UC Riverside

This Week in Cell

In Cell this week: structural variant profiles for metastatic prostate cancer; approach for visualizing mRNA, lncRNA transcription; and more.

This Week in PNAS

In PNAS this week: immune profiling of breast cancer, transposable element patterns in rice, and more.

The group will study the potential risks and benefits of using CRISPR/Cas9 to develop gene drive systems for control and manipulation of mosquito populations.

Unlike existing versions, CLARK-S allows mismatches between sample reads and reference databases, enabling it to map a larger proportion of input sequences.

NEW YORK (GenomeWeb) – A researcher at the University of California, Riverside has received a five-year, $1.8 million grant to produce fine-scale recombination rate maps for the African malaria mosquito in research aimed at preventing transmission of the disease.

NEW YORK (GenomeWeb News) – Research partners at the University of Washington and the University of California, Riverside have netted $2 million in funding from the National Institutes of Health to study the genome of the Plasmodium parasite, which causes malaria, UC Riverside said on We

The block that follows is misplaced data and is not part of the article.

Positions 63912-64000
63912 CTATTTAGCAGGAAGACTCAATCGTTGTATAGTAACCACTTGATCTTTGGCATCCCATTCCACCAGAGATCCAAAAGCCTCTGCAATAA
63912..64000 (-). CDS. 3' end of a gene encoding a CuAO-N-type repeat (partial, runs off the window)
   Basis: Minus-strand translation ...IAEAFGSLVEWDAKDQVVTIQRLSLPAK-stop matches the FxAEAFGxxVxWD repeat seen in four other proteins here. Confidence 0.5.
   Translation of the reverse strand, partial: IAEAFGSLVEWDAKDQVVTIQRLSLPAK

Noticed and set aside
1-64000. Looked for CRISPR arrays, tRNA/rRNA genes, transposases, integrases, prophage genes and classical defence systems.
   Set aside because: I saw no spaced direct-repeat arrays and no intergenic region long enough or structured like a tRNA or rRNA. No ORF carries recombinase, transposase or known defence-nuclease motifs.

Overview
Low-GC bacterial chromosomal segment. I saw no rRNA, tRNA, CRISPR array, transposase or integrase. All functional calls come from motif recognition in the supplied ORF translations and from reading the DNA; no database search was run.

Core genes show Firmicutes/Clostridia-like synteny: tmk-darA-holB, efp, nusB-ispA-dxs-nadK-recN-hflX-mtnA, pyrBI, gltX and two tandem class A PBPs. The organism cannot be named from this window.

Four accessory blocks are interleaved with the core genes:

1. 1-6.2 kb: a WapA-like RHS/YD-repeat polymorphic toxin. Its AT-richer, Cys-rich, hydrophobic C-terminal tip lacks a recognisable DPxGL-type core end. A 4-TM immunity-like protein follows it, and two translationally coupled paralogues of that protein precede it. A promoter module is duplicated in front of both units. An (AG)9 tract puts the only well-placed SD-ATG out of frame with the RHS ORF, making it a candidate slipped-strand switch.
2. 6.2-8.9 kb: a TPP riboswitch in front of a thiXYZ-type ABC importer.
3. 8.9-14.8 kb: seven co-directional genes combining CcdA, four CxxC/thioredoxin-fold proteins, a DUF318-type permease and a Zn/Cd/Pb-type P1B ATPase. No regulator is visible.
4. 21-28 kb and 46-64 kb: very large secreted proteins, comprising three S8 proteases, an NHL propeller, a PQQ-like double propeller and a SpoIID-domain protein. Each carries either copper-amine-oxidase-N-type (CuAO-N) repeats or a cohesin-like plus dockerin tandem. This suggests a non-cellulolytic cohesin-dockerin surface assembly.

NEW YORK (GenomeWeb News) – Researchers at the University of California, Riverside have received a four-year, $1.5 million grant from the National Institutes of Health to study the effect of single nucleotide polymorphisms on a special class of proteins that regulate the expression of genes in re

The UCR researchers will conduct rice genome sequencing studies to discover how transposable elements may affect gene expression and possibly be involved in adaptation changes.

Gene expression data, cellular proliferation rate, and immune markers each add information for classifying metastatic melanoma tumors and predicting patient outcomes.

In a commentary at eLife, Brandeis University's Eve Marder calls on researchers to value and pursue truth.

Researchers have developed a way to quickly edit white blood cells, according to the New York Times.

In Science this week: rice gene enables plants to grow quickly in times of flooding, and more.

Education-linked genetic variants could also predict a small portion of a person's social mobility, Newsweek reports.